Waipu Caves and Hiking in the Rain

I heard screaming from inside the cave. A chilling sound, especially frightening when pitch black.

Luckily, the screaming wasn’t a call to action, just a run of the mill group of Jr. High students on a class field trip.

They were obviously excited about the caves, evidenced by the dozens of beams of light criss-crossing, obviously a generation too late to heed the Ghostbuster’s warning. Also the afformentioned screaming.

Waipu caves are a free set of glowworm caves near the town of Waipu. A French photographer said the caves aren’t as bright as the famous ones in Waitomo, but they have the benefit of being quiet and dark…usually.

The cave entrance starts out wide enough, and a slippery path leads back to the first glowworm cave. In the dark, the glowworms look like constellations of blue. Words could not do the experience justice.

The cave narrows, to the point where you have to duck down and traverse some knee high water and leads to a second cavern full of glowworms.

The second cavern has a tunnel which circles back around and ends up where it started. If you try to continue on through the water, it becomes deeper and there aren’t glowworms reaching up to chest-high water. I didn’t venture further.

After the caves, I was inclined to do a short hike near the cave’s entrance. The hike led you through a forest, which put you in a person’s cow pasture.

I was getting rained on throughout the hike. I also was the only person on the trail either direction. The two could be related.

After the hike, I made my way to the next campground, about an hour and a half drive away.

There were very few cars on the road, as very few people live in New Zealand. There also were quite a few single car width bridges, with handy signs indicating which direction had the right of way.

I was expecting the highway up north (or 1) to be a highway, but it has been a one lane road with passing lanes every few kilometers.

I arrived at Otamure Bay, my campsite for the evening. The nearest town is Whananaki, which is a few kms to the South.

The campsite is situated next to a beautiful beach. It looks pretty similar to the last campsite. I have been told the North island areas all look pretty similar. I guess we will find out over the next few months.

Out into New Zealand

Early this morning, I scared an Italian man within an inch of his life. I wasn’t trying to scare him. In fact, I really wanted to show him I was a good driver.

I hit the windshield wiper instead of the blinker once. I almost ran a red light once. I misjudged how much van was on my left and almost hit something four times.

To be fair, the center of Auckland (home to a third of New Zealand’s inhabitants) would not be my first choice for learning to drive.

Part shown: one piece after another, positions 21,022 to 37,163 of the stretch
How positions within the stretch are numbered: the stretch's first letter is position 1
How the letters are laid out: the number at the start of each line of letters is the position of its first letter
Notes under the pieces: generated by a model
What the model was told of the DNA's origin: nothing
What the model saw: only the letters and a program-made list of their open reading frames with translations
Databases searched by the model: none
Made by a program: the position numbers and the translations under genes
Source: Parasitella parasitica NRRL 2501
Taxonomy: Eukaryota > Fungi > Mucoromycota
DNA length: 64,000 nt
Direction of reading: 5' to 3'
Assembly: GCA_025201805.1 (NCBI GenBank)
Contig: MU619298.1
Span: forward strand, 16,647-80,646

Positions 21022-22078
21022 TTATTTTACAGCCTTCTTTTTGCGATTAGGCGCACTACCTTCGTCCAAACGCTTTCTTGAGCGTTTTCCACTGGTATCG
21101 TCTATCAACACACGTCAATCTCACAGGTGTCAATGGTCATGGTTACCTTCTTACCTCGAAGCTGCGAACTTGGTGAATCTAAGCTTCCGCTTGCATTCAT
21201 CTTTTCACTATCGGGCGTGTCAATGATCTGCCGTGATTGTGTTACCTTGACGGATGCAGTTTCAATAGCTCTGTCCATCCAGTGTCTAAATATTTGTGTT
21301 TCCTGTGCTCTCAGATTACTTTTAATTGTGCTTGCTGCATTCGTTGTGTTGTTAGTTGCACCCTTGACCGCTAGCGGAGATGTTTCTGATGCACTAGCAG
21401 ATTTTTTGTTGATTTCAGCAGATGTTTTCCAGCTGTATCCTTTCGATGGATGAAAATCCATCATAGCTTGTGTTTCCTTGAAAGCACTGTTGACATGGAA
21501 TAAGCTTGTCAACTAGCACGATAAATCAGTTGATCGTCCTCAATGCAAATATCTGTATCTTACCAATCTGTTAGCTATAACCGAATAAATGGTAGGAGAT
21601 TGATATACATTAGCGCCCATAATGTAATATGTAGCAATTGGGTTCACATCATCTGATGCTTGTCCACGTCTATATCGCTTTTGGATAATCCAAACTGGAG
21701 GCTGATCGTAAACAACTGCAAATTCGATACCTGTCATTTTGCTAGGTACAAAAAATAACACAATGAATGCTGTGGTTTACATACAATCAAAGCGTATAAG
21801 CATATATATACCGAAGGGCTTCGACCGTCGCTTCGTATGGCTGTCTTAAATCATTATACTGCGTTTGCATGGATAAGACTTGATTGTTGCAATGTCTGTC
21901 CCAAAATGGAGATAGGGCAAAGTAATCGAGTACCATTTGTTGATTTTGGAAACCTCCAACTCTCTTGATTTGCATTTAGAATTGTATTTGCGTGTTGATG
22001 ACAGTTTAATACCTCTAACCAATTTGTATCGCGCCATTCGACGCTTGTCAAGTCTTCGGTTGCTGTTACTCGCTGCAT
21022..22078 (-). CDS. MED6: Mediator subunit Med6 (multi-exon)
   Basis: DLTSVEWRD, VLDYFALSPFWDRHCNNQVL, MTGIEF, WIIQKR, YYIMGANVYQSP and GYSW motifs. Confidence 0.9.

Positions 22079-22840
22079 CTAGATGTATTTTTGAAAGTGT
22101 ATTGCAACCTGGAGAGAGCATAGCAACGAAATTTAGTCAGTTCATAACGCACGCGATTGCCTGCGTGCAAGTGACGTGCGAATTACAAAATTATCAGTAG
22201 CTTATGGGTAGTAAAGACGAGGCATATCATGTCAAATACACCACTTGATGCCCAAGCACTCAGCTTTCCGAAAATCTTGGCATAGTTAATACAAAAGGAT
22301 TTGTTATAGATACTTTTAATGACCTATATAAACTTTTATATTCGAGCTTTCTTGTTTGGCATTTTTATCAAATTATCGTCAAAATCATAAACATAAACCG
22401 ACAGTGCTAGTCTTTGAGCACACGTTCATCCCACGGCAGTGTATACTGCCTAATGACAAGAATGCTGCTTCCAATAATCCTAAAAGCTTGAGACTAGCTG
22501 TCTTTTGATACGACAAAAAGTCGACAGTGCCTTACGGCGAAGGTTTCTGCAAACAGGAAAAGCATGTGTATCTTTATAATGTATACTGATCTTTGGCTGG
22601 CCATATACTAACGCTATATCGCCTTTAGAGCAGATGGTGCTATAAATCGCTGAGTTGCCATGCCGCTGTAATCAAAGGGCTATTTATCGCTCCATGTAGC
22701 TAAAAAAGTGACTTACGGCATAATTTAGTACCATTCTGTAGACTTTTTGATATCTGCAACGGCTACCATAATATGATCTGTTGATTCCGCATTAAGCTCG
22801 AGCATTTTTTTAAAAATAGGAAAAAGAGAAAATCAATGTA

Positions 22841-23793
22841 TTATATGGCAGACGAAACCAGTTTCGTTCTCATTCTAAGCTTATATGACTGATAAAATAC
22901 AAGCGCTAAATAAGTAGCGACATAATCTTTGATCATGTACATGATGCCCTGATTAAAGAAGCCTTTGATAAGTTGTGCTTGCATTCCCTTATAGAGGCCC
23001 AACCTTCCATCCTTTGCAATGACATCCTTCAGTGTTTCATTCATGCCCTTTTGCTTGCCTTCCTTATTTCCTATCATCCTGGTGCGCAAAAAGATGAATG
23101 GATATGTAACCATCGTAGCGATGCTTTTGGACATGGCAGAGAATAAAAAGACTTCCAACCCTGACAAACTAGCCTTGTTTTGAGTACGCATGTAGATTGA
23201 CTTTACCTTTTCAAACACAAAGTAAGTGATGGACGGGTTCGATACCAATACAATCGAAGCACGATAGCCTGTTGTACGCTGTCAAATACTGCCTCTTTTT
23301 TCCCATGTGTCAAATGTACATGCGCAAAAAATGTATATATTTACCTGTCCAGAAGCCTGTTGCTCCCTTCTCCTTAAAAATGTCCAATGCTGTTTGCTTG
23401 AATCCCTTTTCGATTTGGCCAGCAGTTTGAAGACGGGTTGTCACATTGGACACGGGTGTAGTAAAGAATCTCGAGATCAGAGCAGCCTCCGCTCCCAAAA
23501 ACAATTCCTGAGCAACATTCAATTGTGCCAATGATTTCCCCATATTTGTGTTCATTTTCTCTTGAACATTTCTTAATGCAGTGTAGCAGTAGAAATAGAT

The Italian man and I were on the way to a campervan rental shop. He and his girlfriend had just sold me their van, Opheila, and now they were going to rent a van for their last week in New Zealand.

I left the couple with all their belongings on the side of the road a block from the rental place.

Slowly, I took Opheila up the coast to a campground near Waipu called Uretiti.

The campground is an official Department of Conservation campground (one of more that two hundred), and is situated on a beach. The campground itself was not too busy today, and I had the beach to myself.

I went on a coastal walk for an hour and saw some cool plants and views, but most of the time was spent figuring out what exactly came with the van.

I am glad to be out in the New Zealand countryside, and excited to make my way around the North island this spring.

Rangitoto and the Sundance Kid

The original plan for the day was to head down to Rotorua with a few friends from the hostel to soak in some hot springs.  They woke up hungover and no one made plans to rent a car, so that idea ended quickly.

I had heard that the volcanic island of Rangitoto was an interesting place to spend a day, and google told me the ferry left in 15 minutes.

I jogged toward the pier (not easy in a backpack), and ended up getting there with almost a minute to spare.  The woman was telling everyone to wipe their shoes before getting on the ferry.  New Zealand is very strict about foreign contaminants, especially in the places that don’t see many visitors.


On the hike up, I chatted quite a few different people.  I met a Korean guy who was making a YouTube series about New Zealand travel.  I met a few Kiwis who were happy to tell me the good places to visit.  I met a Scottish woman and her Sri Lankan husband whom I chatted with for a few hours.

They invited me to their place when I make it out there, and I took down their information.


The summit offered a nice view, but my favorite part of the trip were exploring the lava caves.

Visitors are able to climb through a few of these caves.  There is a group of three, and the middle one gets narrow, then expands.  The exit is a few hundred feet past the entrance.